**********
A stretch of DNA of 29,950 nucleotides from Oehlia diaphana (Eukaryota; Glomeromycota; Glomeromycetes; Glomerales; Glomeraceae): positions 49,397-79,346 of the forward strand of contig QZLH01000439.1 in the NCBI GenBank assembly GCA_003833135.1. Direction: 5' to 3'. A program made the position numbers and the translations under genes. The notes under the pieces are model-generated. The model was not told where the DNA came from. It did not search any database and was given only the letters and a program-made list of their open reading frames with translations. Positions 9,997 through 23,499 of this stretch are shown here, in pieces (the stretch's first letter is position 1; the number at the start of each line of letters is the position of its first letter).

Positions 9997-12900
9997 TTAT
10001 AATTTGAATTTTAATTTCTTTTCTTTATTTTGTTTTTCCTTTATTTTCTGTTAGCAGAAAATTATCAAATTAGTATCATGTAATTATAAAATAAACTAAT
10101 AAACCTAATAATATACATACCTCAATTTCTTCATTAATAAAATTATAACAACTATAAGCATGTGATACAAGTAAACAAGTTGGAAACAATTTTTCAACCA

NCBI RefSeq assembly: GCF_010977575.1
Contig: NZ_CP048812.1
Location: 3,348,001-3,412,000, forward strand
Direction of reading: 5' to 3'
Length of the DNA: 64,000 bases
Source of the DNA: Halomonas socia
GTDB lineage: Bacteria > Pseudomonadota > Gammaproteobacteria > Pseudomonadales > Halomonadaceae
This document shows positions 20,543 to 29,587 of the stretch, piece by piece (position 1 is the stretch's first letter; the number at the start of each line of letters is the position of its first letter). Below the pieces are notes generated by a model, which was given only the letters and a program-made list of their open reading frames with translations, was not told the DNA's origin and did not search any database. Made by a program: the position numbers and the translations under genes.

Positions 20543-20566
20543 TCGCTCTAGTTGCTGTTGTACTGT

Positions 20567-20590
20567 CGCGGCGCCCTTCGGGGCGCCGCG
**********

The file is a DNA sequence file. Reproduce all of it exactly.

A stretch of DNA of 29,950 nucleotides from Oehlia diaphana (Eukaryota; Glomeromycota; Glomeromycetes; Glomerales; Glomeraceae): positions 49,397-79,346 of the forward strand of contig QZLH01000439.1 in the NCBI GenBank assembly GCA_003833135.1. Direction: 5' to 3'. A program made the position numbers and the translations under genes. The notes under the pieces are model-generated. The model was not told where the DNA came from. It did not search any database and was given only the letters and a program-made list of their open reading frames with translations. Positions 9,997 through 23,499 of this stretch are shown here, in pieces (the stretch's first letter is position 1; the number at the start of each line of letters is the position of its first letter).

Positions 9997-12900
9997 TTAT
10001 AATTTGAATTTTAATTTCTTTTCTTTATTTTGTTTTTCCTTTATTTTCTGTTAGCAGAAAATTATCAAATTAGTATCATGTAATTATAAAATAAACTAAT
10101 AAACCTAATAATATACATACCTCAATTTCTTCATTAATAAAATTATAACAACTATAAGCATGTGATACAAGTAAACAAGTTGGAAACAATTTTTCAACCA

NCBI RefSeq assembly: GCF_010977575.1
Contig: NZ_CP048812.1
Location: 3,348,001-3,412,000, forward strand
Direction of reading: 5' to 3'
Length of the DNA: 64,000 bases
Source of the DNA: Halomonas socia
GTDB lineage: Bacteria > Pseudomonadota > Gammaproteobacteria > Pseudomonadales > Halomonadaceae
This document shows positions 20,543 to 29,587 of the stretch, piece by piece (position 1 is the stretch's first letter; the number at the start of each line of letters is the position of its first letter). Below the pieces are notes generated by a model, which was given only the letters and a program-made list of their open reading frames with translations, was not told the DNA's origin and did not search any database. Made by a program: the position numbers and the translations under genes.

Positions 20543-20566
20543 TCGCTCTAGTTGCTGTTGTACTGT

Positions 20567-20590
20567 CGCGGCGCCCTTCGGGGCGCCGCG